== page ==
The Auditing & Attestation (AUD) Q3 2019 updates to the CPA Exam include changes to Review Services, Government Auditing Standards, and Critical Audit Matters.
SSARS No. 24 – Omnibus Statement on Standards for Accounting & Review Services – 2018:
Going Concern: Going concern review standards have been revised to align with existing going concern standards. Generally, an entity’s ability to continue operating for a reasonable period of time, 1 year, is the basis for it to be a going concern.
International Reporting Issues: SSARS 24 adds a new AR-C section for guidance on compilations and reviews when:
- Financial statements have been prepared in accordance with a financial reporting framework of another country (e.g. Japanese GAAP) or
- Compilations or reviews are performed in accordance with both SSARS and another set of compilation review standards (e.g. International standard on Related Services).
Guidance is provided on the acceptance, planning and performance of the engagement, and reporting on the financial statements.
The accountant should obtain an understanding of the purpose for which the financial statements are prepared, the intended users of the financial statements, and the steps taken by management to determine that the reporting framework is acceptable.
If the engagement is to be performed with both SSARS and another set of review standards, the accountant should understand the applicable legal responsibilities for reporting, and if the statements will be used both in the US and outside of the US or outside of the US only.
Government Auditing Standards (“Yellow Book”):
The 2018 update supersedes the 2011 version of the standards. These standards provide the foundation for government auditors in areas of independence, transparency, accountability and quality. Changes include:
- Presentation of chapters in a revised format differentiating requirements from application guidance.
- Additions / removal of 2011 Appendix items into the standards.
- Expansion of independence standard regarding preparing financial statements from client provided trial balances or underlying accounting records creates significant threats to auditor independence. These threats should be documented along with the safeguards put in place to mitigate those threats.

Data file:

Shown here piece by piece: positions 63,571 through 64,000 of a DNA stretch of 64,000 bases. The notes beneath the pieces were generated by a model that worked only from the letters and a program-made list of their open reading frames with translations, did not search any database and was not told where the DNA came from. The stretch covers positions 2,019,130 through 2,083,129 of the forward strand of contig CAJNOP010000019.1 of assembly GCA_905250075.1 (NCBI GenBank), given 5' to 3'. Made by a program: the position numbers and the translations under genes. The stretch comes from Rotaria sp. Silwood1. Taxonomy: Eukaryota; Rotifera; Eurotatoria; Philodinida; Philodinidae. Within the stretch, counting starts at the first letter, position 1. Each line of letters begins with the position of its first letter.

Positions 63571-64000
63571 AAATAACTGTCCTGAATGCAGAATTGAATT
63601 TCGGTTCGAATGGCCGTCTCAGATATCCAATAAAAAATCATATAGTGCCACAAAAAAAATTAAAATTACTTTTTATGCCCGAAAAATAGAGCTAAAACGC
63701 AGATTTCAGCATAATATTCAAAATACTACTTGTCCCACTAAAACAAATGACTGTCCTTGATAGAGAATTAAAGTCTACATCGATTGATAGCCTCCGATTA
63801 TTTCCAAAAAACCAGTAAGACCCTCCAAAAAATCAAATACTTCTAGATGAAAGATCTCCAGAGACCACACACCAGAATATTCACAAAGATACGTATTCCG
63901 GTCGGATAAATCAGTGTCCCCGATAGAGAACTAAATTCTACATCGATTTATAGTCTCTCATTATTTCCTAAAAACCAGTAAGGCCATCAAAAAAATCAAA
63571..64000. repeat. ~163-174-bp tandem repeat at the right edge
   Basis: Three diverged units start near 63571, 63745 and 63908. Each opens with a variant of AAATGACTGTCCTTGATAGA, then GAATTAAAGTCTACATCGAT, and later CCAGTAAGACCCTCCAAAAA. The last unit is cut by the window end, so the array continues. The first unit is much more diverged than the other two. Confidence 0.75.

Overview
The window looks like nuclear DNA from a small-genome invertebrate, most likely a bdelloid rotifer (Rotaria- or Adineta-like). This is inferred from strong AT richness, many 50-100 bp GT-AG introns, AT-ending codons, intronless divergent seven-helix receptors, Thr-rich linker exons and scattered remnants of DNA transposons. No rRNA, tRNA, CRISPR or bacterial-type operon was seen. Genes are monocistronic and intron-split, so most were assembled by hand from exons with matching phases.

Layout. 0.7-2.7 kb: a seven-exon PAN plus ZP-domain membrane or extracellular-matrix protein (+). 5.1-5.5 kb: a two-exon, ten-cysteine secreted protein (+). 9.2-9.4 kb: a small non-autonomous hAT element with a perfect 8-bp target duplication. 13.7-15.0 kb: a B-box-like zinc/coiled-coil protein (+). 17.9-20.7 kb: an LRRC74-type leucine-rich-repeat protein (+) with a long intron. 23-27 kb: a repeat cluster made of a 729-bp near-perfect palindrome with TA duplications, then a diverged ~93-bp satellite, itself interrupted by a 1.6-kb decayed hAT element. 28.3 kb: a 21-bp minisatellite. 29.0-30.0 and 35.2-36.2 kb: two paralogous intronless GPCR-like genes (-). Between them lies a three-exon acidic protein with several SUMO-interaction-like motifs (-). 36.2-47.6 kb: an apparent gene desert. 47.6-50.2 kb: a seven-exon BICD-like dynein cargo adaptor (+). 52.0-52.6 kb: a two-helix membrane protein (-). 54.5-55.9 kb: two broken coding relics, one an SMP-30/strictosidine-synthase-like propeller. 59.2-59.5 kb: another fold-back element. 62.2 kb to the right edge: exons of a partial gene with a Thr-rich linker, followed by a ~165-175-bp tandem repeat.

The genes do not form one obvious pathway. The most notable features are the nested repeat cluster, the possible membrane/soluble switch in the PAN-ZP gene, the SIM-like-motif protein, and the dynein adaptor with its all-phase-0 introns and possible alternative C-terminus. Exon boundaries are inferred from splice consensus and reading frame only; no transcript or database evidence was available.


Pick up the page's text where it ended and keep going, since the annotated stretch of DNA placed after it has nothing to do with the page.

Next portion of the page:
- Modification of peer review standard requiring that auditors comply with their affiliated organizations peer review requirements and Government Auditing Standards peer review requirements. There are additional requirements provided for auditors not affiliated with recognized organizations like the AICPA’s Peer Review Program.
- Addition of a definition for waste and related examples.
- Updating performance audit standards, focusing on internal controls significant to audit objectives. The auditor will also focus on program effectiveness, economy, and efficiency as the entity is accountable to the public.
Critical Audit Matters:
Starting with audits of large accelerated filers for periods ending on or after June 30, 2019, auditors will be required to communicate critical audit matters (CAMs) in their auditor reports.
What is a Critical Audit Matter (CAM)?
According to the Public Company Accounting Oversight Board (PCAOB), a CAM is a situation that:
- Was communicated to the audit committee (e.g., a significant unusual transaction);
- Relates to accounts or disclosures that are material to the financial statements (e.g., revenue); and
- Involves especially challenging, subjective, or complex auditor judgment.
Okay, what needs to be reported about a CAM?
A section of the PCAOB audit report must be dedicated to CAMs. If there are no CAMs to report, then the auditor must say so. If there is a CAM to report, the auditor should:
- Identify the CAM,
- Describe what led the auditor to determining that the issue was a CAM,
- Describe how the CAM was addressed in the audi; and
- Reference the relevant accounts or disclosures
When do these AUD updates become testable on the CPA Exam?
These AUD updates are eligible for testing Q3 2019.